A woman accused of driving drunk as she livestreamed a crash that killed her younger sister says she continued streaming after the crash in hopes of helping to pay for her sibling's funeral expenses.
Obdulia Sanchez, who has been detained since her July 21 arrest, described her reasoning in a four-page, double-sided letter to a reporter at KGPE-TV in Fresno.
"I made that video because I knew I had more than 5,000 followers," the 18-year-old Stockton resident wrote. "It was the only way my sister would get a decent burial. I would never expose my sister like that. I anticipated the public donating money because my family isn't rich."
Sanchez apologized for making the video, saying, "I look awful, but I accomplished my goal."
More than $12,000 was donated to a GoFundMe account created by the family to help pay for her 14-year-old sister's funeral.
Sanchez, who is charged with half a dozen criminal offenses, including gross vehicular manslaughter, told the station in a separate interview that the video wasn't her first livestream while driving. She said livestreaming was "like a reflex," an act carried out "all the time."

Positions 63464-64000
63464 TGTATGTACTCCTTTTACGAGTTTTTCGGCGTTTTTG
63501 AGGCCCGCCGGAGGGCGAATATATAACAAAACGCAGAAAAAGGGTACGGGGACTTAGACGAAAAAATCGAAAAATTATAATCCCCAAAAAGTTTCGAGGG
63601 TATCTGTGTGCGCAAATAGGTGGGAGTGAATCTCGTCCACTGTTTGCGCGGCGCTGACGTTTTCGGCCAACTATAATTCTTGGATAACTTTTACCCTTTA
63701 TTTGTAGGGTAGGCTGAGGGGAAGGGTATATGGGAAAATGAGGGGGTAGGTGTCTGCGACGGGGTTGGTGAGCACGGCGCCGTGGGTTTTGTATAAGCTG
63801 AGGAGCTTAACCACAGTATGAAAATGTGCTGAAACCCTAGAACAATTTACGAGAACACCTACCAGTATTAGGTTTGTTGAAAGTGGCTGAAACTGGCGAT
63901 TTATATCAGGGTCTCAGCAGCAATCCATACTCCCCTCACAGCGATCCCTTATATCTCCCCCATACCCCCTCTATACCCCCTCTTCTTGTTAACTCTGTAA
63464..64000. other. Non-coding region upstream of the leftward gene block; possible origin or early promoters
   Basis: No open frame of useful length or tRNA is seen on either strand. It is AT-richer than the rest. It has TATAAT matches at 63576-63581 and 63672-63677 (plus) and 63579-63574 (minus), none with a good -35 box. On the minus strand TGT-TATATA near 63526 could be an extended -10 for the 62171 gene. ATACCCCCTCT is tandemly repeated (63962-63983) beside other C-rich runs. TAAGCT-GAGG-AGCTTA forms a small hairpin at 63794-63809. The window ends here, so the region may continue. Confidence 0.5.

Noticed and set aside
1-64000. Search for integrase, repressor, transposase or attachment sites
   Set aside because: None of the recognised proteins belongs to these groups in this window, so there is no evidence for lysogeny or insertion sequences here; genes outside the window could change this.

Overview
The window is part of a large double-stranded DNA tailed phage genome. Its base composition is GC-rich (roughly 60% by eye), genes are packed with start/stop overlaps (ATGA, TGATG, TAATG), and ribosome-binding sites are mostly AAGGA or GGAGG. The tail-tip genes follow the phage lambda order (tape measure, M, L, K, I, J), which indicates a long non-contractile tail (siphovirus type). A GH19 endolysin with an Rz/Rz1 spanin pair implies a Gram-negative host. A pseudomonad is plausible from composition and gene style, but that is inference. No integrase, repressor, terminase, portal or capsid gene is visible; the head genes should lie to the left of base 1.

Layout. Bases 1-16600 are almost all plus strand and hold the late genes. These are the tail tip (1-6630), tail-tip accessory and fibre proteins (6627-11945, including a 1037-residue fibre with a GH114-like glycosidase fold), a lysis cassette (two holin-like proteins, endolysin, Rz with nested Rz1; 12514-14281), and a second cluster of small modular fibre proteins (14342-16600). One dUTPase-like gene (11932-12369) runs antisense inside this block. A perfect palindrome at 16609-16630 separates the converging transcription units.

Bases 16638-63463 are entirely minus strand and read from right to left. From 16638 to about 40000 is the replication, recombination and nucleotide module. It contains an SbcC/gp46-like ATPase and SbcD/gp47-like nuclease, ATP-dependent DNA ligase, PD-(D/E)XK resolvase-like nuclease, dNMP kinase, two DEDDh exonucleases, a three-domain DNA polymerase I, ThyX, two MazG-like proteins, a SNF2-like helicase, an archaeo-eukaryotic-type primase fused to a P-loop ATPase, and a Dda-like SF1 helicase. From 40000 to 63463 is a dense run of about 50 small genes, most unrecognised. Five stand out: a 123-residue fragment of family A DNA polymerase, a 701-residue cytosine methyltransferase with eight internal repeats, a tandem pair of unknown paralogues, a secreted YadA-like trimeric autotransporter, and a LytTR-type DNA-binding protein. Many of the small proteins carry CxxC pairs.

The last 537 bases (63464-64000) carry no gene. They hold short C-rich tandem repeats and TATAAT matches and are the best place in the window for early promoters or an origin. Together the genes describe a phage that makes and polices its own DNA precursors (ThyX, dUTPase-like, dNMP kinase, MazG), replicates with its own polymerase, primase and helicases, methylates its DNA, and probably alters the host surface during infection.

Sanchez's case gained attention after she broadcast the July 21 crash on Instagram Live.
The video showed Sanchez looking into the camera and singing as she drove on a highway in Los Banos, with her sister, Jacqueline Sanchez, and a second 14-year-old girl in the backseat.
As Sanchez recorded herself, she lost control of her 2003 Buick and crashed. The video stopped.
During that time, Sanchez told the news station, she called 911 for help.
After the crash, Sanchez started recording again. She panned to the body of her sister, who was lying in a grassy field and appeared to have suffered major head trauma.
As the video streamed, Sanchez said, "I … killed my sister, OK? I know I am going to jail for life, all right? This is the last thing that I wanted to happen, OK?"
Merced County Deputy Dist. Atty. Harold Nutt, who is prosecuting the case, has said Sanchez's blood alcohol content was 0.10% at the time of the crash.
He said Sanchez was inattentive, driving erratically and not holding the wheel.
Sanchez's court-appointed attorney, Ramnik Samrao, told The Times last week that other factors may have led to the crash, including issues with the tread on the vehicle's tires that caused one to blow out.
Samrao said Sanchez watched the video for the first time from jail on Aug. 13. At that moment, he said, she realized the gravity of her actions.
Sanchez told KGPE she has several goals for her future and hopes to tell her story to students. She said she plans to dedicate a music album to her sister and write a song about the dangers of texting and driving.
7:40 p.m.: This article's headline was updated to clarify that Obdulia Sanchez was referring to video livestreamed after the crash.